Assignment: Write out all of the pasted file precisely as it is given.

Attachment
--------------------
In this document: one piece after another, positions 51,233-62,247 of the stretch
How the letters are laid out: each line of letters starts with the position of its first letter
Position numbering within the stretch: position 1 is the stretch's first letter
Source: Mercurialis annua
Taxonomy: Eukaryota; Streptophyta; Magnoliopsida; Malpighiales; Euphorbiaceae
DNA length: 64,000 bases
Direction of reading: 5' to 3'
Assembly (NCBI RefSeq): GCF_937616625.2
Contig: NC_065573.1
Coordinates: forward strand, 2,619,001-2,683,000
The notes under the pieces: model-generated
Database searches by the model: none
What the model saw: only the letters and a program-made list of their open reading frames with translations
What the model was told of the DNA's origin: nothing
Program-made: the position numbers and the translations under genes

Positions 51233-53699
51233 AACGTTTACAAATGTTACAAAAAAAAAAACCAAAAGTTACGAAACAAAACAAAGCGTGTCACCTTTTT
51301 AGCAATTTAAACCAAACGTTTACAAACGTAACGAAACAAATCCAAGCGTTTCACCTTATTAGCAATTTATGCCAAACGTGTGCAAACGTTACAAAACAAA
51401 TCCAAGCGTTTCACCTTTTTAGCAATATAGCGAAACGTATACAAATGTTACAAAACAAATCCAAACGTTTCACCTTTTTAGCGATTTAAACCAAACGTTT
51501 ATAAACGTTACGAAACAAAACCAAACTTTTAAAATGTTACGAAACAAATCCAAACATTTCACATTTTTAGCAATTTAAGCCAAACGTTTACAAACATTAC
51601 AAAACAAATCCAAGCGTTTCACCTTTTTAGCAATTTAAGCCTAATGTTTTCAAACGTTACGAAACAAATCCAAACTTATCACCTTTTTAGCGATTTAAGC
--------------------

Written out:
In this document: one piece after another, positions 51,233-62,247 of the stretch
How the letters are laid out: each line of letters starts with the position of its first letter
Position numbering within the stretch: position 1 is the stretch's first letter
Source: Mercurialis annua
Taxonomy: Eukaryota; Streptophyta; Magnoliopsida; Malpighiales; Euphorbiaceae
DNA length: 64,000 bases
Direction of reading: 5' to 3'
Assembly (NCBI RefSeq): GCF_937616625.2
Contig: NC_065573.1
Coordinates: forward strand, 2,619,001-2,683,000
The notes under the pieces: model-generated
Database searches by the model: none
What the model saw: only the letters and a program-made list of their open reading frames with translations
What the model was told of the DNA's origin: nothing
Program-made: the position numbers and the translations under genes

Positions 51233-53699
51233 AACGTTTACAAATGTTACAAAAAAAAAAACCAAAAGTTACGAAACAAAACAAAGCGTGTCACCTTTTT
51301 AGCAATTTAAACCAAACGTTTACAAACGTAACGAAACAAATCCAAGCGTTTCACCTTATTAGCAATTTATGCCAAACGTGTGCAAACGTTACAAAACAAA
51401 TCCAAGCGTTTCACCTTTTTAGCAATATAGCGAAACGTATACAAATGTTACAAAACAAATCCAAACGTTTCACCTTTTTAGCGATTTAAACCAAACGTTT
51501 ATAAACGTTACGAAACAAAACCAAACTTTTAAAATGTTACGAAACAAATCCAAACATTTCACATTTTTAGCAATTTAAGCCAAACGTTTACAAACATTAC
51601 AAAACAAATCCAAGCGTTTCACCTTTTTAGCAATTTAAGCCTAATGTTTTCAAACGTTACGAAACAAATCCAAACTTATCACCTTTTTAGCGATTTAAGC